Broady’s idea is to let people create what he calls “moments,” which I would call electronic scrapbooks. ThisMoment is designed to work in lots of places — on the thisMoment website, within Facebook (some security issues are still being resolved, he says, but you can use your Facebook ID to sign up), or on an iPhone.

Content can come from anywhere so long as it’s digital: text, YouTube, a video camera, your digital camera, Flickr, Picassa or Facebook. OK, all that might be tough in your old high school scrapbook.

So long analog TV; it was great knowing you

Isn’t today the big big day for the transition to digital television? You can be forgiven for forgetting — in fact that’s just how the Obama administration wants it.

Ill-prepared back in February, when the U.S. was supposed to go all-digital all the time, the government decided to push back the switchover date by four months. Experts tell the Los Angeles Times that the delay should help avoid major problems, although about 2.8 million people could be left out in the cold when they try to turn on the tube.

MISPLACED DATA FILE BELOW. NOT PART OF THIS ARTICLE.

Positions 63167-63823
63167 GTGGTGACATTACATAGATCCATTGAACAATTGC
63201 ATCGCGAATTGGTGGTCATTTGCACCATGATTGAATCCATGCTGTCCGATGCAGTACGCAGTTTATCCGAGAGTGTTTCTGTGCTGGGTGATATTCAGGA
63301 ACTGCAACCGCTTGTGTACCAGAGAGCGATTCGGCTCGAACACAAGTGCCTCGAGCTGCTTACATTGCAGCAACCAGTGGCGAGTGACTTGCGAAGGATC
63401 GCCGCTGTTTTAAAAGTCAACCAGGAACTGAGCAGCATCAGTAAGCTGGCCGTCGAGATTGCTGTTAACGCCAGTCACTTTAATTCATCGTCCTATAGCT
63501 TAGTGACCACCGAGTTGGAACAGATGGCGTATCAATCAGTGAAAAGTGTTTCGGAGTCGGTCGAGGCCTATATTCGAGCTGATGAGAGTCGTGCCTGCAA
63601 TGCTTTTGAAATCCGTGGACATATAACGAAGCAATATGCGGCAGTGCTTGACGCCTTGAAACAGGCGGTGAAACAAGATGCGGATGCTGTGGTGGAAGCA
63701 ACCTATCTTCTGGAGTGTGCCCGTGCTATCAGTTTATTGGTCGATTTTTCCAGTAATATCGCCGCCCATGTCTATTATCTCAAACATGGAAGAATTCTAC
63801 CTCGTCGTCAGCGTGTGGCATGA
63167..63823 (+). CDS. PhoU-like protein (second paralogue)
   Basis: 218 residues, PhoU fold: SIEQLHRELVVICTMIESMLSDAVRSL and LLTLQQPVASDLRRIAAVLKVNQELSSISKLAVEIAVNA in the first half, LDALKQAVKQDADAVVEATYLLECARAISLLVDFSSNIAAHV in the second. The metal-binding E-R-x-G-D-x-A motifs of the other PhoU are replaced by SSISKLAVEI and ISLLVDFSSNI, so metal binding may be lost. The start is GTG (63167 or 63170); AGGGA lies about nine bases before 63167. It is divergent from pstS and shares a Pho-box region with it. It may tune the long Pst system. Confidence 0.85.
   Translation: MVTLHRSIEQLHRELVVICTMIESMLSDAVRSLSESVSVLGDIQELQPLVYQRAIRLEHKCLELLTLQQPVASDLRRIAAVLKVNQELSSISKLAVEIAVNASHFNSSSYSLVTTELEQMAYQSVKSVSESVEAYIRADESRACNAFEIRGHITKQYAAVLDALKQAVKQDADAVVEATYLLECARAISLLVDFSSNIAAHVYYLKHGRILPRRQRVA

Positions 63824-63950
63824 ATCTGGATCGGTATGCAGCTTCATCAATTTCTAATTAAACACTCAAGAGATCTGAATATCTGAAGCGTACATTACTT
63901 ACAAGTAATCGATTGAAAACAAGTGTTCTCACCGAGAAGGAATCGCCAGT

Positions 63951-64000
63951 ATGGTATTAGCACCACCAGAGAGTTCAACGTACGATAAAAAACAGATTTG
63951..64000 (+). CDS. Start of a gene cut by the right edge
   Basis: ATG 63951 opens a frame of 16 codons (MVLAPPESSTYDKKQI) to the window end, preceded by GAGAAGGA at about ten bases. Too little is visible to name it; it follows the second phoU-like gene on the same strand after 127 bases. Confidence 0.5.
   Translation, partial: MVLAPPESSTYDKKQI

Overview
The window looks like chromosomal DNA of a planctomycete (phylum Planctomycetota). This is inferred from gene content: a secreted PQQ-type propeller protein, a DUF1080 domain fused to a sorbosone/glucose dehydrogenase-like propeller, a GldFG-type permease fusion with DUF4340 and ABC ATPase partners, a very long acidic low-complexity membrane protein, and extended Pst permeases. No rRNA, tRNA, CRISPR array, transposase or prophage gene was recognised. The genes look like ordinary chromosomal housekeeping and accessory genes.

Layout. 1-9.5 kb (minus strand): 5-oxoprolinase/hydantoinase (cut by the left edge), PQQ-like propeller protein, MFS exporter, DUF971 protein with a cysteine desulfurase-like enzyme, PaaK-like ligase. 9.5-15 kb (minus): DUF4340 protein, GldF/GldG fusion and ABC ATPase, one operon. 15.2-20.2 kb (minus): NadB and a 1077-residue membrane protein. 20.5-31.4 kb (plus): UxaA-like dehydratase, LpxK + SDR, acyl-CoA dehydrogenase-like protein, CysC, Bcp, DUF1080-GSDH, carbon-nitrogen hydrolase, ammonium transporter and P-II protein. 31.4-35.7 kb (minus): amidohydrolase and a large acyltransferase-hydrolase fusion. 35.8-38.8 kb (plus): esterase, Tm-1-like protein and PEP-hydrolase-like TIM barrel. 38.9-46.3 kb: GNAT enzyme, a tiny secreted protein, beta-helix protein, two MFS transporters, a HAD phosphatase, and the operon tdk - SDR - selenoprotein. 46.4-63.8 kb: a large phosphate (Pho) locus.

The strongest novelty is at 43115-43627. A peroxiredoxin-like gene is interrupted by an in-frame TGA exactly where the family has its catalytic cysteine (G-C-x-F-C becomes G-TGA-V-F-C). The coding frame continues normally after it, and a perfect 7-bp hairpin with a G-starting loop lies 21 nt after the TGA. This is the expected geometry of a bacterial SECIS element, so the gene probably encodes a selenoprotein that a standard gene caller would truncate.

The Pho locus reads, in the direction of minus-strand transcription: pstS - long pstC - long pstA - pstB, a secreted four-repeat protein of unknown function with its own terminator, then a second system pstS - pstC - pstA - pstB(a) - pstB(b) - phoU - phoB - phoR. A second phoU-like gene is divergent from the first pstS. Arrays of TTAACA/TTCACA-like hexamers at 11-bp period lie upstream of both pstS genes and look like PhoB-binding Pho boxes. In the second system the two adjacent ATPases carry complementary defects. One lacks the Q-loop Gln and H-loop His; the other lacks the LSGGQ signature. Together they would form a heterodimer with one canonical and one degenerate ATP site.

The smart folks over at RPA, the advertising agency based in Los Angeles, put together of list of the markets that are best prepared — and those that aren’t. It cited data from The Nielsen Co, which has been studying preparations for the transition.

New Apple iPhone features get under your skin